I’m sitting in a talk for Regional Directors in the Amsterdam RAI by BJ Holtgrewe, who is a lead developer evangelist at Microsoft. These are rough notes…
BJ says he was the best VB6 programmers in the world. 😉 Then, he went away to work at Microsoft Research for 3 years. Now he’s working in the Visual Studio group.
The next version of VSTO is completely different from past releases. It’s all in Visual Studio.
Outlook plug-in tools were late comers to VS2005 plans.
Outlook has 4 object models (and that’s not including OWA, is it? Managed extension adds a bit of complexity but a lot of additional capabilities.
Garbage collection is tricky, no matter how you look at it.
~75% of RDs in attendance have played with VSTO beta.
~6 germans, 4 french, and 10 others.
BJ showed the BofA/Korn Ferry International video wherein they build custom Outlook addins.
Allows third parties to aggregate disparate types of information about people inside Outlook.
People spend their lives in Outlook anyways.
Question: does this represent a shift away from SmartTags? Answer: No.
Demo: Outlook knows nothing about custom types like accounts, scorecards, sales opportunities (metadata).
CRM application: managed control (grid control) that allows users to sort emails by “account”.
Uses “Maestro” that works with SQL Server 2005 *Express*. SQL Server Reporting Services builds “scorecards” on the fly. Demo written in C#.
Question: Are you building tools for OWA and OMA? Answer: No.
Offline support uses a local SQL Server Express database to persist changes until the user goes back online.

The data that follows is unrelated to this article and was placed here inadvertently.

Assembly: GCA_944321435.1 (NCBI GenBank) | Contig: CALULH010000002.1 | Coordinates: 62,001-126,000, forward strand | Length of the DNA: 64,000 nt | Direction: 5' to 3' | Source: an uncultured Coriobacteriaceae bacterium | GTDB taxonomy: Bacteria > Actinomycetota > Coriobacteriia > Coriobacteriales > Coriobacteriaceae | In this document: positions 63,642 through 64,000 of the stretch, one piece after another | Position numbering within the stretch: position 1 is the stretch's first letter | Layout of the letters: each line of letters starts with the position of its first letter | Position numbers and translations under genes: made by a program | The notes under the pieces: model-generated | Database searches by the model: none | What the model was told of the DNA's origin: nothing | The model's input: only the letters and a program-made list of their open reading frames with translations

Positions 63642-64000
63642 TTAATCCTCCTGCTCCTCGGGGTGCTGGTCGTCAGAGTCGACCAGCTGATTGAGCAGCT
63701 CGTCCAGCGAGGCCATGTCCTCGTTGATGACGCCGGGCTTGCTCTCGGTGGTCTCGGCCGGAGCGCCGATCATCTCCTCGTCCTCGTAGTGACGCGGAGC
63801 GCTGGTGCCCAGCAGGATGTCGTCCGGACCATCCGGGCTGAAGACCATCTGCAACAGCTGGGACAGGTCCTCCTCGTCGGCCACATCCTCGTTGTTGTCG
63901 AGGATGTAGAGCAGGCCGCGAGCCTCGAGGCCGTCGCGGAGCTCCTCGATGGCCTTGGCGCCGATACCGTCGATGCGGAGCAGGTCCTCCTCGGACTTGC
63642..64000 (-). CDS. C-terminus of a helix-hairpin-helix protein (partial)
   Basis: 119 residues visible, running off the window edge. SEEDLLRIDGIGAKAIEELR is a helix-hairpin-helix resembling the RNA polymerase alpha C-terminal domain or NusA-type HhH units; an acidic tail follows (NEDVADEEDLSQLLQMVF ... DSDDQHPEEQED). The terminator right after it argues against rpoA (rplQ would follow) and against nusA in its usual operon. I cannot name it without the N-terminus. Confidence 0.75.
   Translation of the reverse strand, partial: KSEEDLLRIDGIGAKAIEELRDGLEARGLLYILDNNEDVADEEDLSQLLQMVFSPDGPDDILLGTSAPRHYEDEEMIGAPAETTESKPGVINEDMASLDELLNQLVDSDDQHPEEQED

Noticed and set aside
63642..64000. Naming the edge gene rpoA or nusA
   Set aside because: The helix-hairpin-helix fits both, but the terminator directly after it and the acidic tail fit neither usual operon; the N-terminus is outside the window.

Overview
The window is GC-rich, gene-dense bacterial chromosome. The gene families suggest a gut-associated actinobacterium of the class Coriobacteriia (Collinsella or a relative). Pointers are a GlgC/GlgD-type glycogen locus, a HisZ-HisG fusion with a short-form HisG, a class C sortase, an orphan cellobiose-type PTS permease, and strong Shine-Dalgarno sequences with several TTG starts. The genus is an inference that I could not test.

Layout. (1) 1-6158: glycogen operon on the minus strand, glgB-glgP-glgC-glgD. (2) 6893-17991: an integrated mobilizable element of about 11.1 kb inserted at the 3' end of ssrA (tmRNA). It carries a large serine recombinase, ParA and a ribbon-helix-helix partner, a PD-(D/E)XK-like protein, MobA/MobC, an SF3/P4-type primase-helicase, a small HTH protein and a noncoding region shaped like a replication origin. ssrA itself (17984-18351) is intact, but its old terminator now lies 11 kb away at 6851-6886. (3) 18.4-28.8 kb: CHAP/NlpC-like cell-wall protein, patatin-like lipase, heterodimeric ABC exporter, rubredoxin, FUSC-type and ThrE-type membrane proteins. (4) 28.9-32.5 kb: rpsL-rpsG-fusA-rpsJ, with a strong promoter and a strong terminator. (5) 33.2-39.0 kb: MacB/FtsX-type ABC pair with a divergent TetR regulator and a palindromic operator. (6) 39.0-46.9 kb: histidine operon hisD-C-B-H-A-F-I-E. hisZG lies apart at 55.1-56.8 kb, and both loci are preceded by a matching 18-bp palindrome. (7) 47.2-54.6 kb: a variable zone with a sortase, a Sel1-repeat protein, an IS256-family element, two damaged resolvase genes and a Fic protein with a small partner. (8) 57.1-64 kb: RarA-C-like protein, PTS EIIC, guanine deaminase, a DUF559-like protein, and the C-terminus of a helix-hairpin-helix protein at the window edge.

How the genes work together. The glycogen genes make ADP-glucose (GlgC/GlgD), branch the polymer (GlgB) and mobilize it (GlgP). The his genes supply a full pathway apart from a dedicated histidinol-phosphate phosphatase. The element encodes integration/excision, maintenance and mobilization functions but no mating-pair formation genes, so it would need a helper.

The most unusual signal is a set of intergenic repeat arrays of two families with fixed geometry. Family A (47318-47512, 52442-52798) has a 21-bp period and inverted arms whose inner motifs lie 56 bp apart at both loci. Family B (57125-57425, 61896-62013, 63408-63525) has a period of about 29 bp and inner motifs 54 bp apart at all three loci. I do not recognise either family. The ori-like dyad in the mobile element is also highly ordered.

BJ made a point of defining where VSTO fits in the pantheon of VS SKUs and said that “we’re not doing a good job of talking about this, even internally. VSPro and VSTO are sister SKUs”
However, VSTO will not have source control integration (need to confirm!) whereas VSPro will.
The real diff is that in Visual Studio Professional, you can use C++, J# and the Compact Framework. The VSTO team figured, rightly, that there aren’t too many Office developers out there who write C++ apps.
Both VSTO and VS Pro cost U$799 and U$199 companion pricing if you buy either one or the other.
Whitepaper to be published soon.
Question: “What do you think of how we implemented this plug-in for Outlook?” -BJ
“It works if you document it well enough.” -Anonymous Regional Director
In my humble opinion, Outlook plug-ins are tricky business. Outlook is a refined application with entrenched user expectations and subtle conventions that developers must follow to the tee to successfully extend the franchise. As a rough rule of thumb, if you can’t drag and drop the things in your plug-in to and from other Outlook components, you might want to consider an alternative, like SmartTags.